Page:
Indeed, along with establishing a family charter, a task we discussed earlier (“The Overlooked Document That Every Family Business Must Have”), adding independent members to the board is the most important step a family company can take to maximize its longevity. This is why the boards of family companies often move to add independent members around the time that company leadership has passed to the second generation. This first generational shift not only involves succession planning but, usually, an increase in the number of family members and in the possibility of conflicting priorities. It is, in short, a vulnerable time in which even skeptics can start to see the value of objective insight.
Laying the groundwork
Before a family business adds independent directors, however, it is important to assess the current state of the board and identify areas where governance might need to be strengthened. Failing to do so sets the new members up for failure and will make the experience a frustrating one for all involved. There are three areas of particular importance:
Composition: Begin with an assessment of the current board. Do its members have the skills and experience to advise management on the key strategic issues the business faces, or does the board exist primarily to protect the interests of the owner family? Let the gaps in boardroom capability drive the search process for independent directors. Of course, it’s unlikely that you’ll be able to find everything you are looking for in one person—but then again, family boards should consider adding more than one independent director over time. It will be difficult to attract quality independent directors if the role is merely a token one. Having two or three independent directors, on the other hand, signals that an independent perspective is valued and has impact. (There is no set rule about how many independent directors a family board should have, although as a general trend, the more mature the business, the more independent the board.)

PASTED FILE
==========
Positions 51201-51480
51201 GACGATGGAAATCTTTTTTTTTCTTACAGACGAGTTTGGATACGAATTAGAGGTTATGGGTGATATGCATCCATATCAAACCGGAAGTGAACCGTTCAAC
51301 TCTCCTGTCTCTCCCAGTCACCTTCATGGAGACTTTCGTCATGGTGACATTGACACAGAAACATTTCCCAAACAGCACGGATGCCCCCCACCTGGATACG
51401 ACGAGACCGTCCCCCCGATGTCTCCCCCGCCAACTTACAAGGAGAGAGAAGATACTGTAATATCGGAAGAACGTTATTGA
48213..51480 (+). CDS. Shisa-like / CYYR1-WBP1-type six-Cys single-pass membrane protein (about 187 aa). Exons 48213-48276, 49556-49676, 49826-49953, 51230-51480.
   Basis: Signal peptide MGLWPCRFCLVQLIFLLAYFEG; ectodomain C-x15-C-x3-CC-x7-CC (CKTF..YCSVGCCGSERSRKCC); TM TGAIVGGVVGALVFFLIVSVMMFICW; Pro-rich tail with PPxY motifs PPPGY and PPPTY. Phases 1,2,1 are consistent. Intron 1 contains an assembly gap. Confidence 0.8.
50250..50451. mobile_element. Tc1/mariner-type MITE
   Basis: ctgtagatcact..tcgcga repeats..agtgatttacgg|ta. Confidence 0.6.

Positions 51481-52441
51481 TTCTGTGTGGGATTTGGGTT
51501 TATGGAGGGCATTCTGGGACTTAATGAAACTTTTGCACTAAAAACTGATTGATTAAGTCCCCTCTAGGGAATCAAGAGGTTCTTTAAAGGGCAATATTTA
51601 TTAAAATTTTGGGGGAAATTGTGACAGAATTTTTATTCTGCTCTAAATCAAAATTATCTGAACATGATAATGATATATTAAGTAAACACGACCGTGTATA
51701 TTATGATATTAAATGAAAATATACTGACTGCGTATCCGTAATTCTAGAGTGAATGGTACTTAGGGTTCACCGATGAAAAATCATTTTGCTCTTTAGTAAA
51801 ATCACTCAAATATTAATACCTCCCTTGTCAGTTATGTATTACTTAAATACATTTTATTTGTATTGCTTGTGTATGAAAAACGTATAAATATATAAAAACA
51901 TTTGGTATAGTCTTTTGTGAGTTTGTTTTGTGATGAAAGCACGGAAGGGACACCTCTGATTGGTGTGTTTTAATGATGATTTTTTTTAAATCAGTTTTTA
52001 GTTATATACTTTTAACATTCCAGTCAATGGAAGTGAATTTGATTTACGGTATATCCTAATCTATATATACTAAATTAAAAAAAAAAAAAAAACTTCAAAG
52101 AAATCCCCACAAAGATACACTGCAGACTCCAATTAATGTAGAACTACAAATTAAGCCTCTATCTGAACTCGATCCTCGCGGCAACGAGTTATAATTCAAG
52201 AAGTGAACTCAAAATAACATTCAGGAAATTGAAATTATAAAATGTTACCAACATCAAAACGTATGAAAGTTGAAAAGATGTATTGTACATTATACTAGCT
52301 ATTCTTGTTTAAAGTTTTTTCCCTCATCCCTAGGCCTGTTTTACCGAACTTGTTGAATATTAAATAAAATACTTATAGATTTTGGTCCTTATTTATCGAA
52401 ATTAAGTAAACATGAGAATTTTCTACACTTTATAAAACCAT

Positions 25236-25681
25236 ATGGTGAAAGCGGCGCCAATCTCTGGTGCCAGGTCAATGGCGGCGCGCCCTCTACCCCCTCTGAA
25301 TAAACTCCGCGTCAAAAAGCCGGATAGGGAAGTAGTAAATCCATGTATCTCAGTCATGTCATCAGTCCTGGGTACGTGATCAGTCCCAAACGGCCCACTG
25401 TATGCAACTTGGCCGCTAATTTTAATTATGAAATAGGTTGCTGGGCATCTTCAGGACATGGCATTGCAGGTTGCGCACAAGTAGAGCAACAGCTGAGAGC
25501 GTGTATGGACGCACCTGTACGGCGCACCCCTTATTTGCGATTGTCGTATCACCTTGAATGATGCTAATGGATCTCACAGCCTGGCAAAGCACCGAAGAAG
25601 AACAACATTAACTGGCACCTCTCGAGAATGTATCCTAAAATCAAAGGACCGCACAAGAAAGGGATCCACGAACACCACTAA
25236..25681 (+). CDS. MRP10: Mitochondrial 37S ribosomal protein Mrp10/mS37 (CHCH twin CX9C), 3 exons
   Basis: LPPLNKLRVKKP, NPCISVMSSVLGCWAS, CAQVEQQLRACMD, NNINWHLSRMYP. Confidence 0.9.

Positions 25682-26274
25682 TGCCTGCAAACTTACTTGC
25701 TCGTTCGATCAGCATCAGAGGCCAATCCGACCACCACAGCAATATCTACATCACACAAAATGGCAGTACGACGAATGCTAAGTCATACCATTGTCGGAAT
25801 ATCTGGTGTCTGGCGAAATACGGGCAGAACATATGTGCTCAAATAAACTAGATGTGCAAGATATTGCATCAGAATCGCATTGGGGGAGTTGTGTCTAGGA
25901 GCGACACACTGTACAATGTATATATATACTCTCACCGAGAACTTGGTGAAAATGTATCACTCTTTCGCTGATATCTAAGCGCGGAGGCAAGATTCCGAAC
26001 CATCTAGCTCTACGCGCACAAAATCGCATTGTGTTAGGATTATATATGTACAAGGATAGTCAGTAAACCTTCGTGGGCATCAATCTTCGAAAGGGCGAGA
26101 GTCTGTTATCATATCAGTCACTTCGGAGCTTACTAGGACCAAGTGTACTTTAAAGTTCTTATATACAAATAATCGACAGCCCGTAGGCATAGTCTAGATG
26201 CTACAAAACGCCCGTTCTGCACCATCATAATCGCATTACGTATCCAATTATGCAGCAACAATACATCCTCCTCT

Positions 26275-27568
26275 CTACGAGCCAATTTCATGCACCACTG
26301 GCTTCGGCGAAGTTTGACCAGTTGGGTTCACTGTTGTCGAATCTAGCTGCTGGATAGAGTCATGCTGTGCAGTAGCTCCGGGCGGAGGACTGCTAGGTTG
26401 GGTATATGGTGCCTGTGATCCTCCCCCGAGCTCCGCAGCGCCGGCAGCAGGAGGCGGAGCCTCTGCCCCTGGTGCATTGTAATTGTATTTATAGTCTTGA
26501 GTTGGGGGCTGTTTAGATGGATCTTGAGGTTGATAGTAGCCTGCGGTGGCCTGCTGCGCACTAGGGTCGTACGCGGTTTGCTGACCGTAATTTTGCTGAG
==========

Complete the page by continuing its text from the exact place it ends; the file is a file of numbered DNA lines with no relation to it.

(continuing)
Culture: Independent board members cannot be effective unless they have the same access to informal discussions and key information as family board members. The board chair needs to ensure that the board operates with trust and openness around the table. Independent board members should be expected to have different views than family members—that is part of the value they add. This means more time for discussion and a commitment to fully working through conflicting arguments. Independent members should also have a thorough onboarding process which includes being paired with a senior director for informal mentoring and guidance.
Process: Adding independent board members is a critical step in professionalizing the board, but that professionalization needs to extend to other aspects of governance. Committees should have strong, experienced chairs and clear, unambiguous charters. There should be mechanisms to ensure that risks are evaluated, past decisions reviewed and that issues with longer time horizons (such as strategic planning, board performance and CEO and board succession) don’t get squeezed off the agenda.
There is no doubt that adding independent directors to the board of a family company is challenging—it forces the family out of its governance comfort zone and into a higher gear. But precisely for this reason, adding independent directors is one of the most beneficial steps a family board can take. For more information contact: